March Madness: Did Your County Yield Put You on the ARC-CO Bubble?

By Brent Gloy and David Widmar With March Madness right around the corner many prognosticators will be talking about teams on the NCAA tournament bubble. In the case of ARC-CO many counties are also on the proverbial program payment bubble. Back in December we had cautioned farmers, bankers, and anyone else interested in farm program […]

  • Posted On March 2, 2015

By Brent Gloy and David Widmar

With March Madness right around the corner many prognosticators will be talking about teams on the NCAA tournament bubble. In the case of ARC-CO many counties are also on the proverbial program payment bubble. Back in December we had cautioned farmers, bankers, and anyone else interested in farm program payments to wait for the county yields before penciling a large ARC-CO payment into their budgets.   A large portion of that uncertainty was resolved last week when the National Agricultural Statistics Service (NASS) released their initial estimates of the county yields for corn and soybeans. The group at Farm Doc Daily recently used these yields to produce estimates of ARC-CO payments.

Rather than focusing on the size of the payment, we thought it would be interesting to discuss the yield variability across the U.S. and how that will influence the payments. The reason that yields are important is that ARC-CO is a revenue based program. So even if prices are low, yields could theoretically be high enough to produce a situation where the county revenue is above its benchmark.

ARC: Yields and Prices

ARC-CO builds in an explicit relationship between the county yield and the market-year average (MYA) price when calculating payments. Let’s assume that the MYA price for 2014 ends at $3.60 per bushel. At this price, counties with yields greater than 126% of their Olympic average will not qualify for a payment because their revenue would exceed the revenue benchmark. This is determined by dividing 86% of the benchmark price by the projected MYA price for 2014 ((86%*$5.29)/$3.60 = 1.26).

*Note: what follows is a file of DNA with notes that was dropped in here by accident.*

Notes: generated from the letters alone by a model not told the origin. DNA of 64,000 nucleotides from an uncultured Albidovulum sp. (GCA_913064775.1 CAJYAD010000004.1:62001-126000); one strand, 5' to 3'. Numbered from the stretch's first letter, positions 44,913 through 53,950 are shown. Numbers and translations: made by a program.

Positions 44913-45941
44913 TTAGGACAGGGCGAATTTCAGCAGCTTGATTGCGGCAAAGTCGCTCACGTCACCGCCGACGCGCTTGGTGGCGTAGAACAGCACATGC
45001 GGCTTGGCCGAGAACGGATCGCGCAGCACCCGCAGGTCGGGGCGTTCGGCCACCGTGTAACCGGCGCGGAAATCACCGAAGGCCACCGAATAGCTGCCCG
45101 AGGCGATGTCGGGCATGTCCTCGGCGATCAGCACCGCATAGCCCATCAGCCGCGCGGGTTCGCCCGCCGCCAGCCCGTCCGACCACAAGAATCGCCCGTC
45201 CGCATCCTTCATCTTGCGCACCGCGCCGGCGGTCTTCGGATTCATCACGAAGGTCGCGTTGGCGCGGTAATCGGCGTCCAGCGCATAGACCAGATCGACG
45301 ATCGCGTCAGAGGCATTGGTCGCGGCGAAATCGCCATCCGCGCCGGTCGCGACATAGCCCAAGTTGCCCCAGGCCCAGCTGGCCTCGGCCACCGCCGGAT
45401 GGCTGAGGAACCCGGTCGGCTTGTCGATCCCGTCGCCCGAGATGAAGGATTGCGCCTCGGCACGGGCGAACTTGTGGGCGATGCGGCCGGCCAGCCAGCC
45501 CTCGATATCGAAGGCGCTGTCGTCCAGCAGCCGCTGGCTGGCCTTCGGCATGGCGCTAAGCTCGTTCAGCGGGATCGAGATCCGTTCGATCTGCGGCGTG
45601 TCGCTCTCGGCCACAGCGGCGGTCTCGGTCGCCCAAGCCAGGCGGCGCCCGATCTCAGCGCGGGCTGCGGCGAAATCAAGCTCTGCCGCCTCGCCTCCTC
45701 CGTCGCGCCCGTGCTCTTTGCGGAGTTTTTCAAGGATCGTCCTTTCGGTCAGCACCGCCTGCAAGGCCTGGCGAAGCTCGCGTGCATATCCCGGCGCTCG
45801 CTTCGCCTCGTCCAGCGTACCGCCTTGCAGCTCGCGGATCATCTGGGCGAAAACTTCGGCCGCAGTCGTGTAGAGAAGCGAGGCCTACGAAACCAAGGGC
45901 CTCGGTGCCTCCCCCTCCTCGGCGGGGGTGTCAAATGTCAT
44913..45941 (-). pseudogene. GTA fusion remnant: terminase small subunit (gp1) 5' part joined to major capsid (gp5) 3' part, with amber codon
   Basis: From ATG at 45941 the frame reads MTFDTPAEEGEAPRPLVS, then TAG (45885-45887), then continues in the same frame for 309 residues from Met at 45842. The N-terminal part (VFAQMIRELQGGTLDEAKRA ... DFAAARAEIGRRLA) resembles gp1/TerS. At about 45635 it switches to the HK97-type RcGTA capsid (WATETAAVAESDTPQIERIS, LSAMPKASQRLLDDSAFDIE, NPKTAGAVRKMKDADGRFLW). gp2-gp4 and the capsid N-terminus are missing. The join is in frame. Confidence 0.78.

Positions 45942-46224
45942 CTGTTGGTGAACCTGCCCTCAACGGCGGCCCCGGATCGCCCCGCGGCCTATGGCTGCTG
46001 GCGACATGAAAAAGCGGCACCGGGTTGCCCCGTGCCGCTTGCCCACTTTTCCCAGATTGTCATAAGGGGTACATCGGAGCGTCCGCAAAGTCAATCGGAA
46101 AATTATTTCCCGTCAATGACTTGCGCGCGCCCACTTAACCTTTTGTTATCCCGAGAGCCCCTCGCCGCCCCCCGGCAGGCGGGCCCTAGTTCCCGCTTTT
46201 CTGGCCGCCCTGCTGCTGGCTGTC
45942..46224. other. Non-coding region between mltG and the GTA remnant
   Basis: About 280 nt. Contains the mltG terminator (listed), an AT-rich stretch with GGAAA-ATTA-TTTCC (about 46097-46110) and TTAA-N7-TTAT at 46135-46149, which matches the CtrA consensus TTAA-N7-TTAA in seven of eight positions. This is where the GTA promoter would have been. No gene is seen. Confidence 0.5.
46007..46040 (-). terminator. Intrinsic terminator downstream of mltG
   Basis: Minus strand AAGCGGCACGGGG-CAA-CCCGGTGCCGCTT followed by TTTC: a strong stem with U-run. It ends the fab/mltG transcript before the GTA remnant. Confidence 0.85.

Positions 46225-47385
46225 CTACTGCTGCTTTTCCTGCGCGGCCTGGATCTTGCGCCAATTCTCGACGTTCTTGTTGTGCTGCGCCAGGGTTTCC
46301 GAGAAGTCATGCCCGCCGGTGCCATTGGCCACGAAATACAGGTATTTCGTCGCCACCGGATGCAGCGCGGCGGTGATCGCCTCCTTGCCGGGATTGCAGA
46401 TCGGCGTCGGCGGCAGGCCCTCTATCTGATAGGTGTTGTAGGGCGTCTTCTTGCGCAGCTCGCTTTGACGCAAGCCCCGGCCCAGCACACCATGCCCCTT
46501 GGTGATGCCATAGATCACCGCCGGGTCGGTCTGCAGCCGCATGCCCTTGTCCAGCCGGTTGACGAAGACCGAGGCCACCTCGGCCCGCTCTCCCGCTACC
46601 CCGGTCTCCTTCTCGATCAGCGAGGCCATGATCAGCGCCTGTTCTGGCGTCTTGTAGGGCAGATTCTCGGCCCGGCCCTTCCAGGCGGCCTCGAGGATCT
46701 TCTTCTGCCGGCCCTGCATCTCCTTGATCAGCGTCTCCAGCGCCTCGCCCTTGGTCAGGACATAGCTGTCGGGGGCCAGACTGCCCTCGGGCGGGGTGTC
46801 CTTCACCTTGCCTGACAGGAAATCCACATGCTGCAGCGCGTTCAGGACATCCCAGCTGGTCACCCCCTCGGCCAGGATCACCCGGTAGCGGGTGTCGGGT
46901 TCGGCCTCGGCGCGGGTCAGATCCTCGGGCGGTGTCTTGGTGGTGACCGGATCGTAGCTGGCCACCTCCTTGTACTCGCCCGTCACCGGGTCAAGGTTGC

This leads to the obvious question of which (and how many) counties had yields so outstanding relative to their Olympic average that they are unlikely to receive 2014 payments? Like every year, there is considerable yield variation across the country. Although 2014 resulted in a historically high national corn yield, there were clearly regional differences in yield. When it comes to the ARC-CO program payment, this county level yield variability is important.

Out-Yielded A Payment?

In figure 1, county eligibility for an ARC-CO payment assuming a $3.60 MYA price was estimated using NASS county yield data. The counties in red are those whose yields exceeded 126% of their Olympic average. In total, 32% of the counties colored in the map out-yielded the revenue guarantee at this price level. For these counties to receive an ARC-CO corn payment, the MYA price would have to fall below $3.60 (with the caveat that our use of the actual NASS yields likely means that a few of these counties might qualify for small payments even at a $3.60 MYA price).

ARC-CO, Corn, 2014. MYA Price. Payment Eligibility. Agricultural Economic InsightsFigure 1.  Estimated ARC-CO 2014 Payment Eligibility at $3.60 Market Year Average Corn Price.

The ARC-CO program specifies that in some counties payments will differ depending upon whether land is irrigated or non-irrigated. In figure 1 we only show counties in the 30 largest corn producing states that lump irrigated and dryland production together. Blank counties either had no data or were split practice counties. For the counties with irrigated and non-irrigated splits, those maps can be found here and here. Data was not available for counties in white.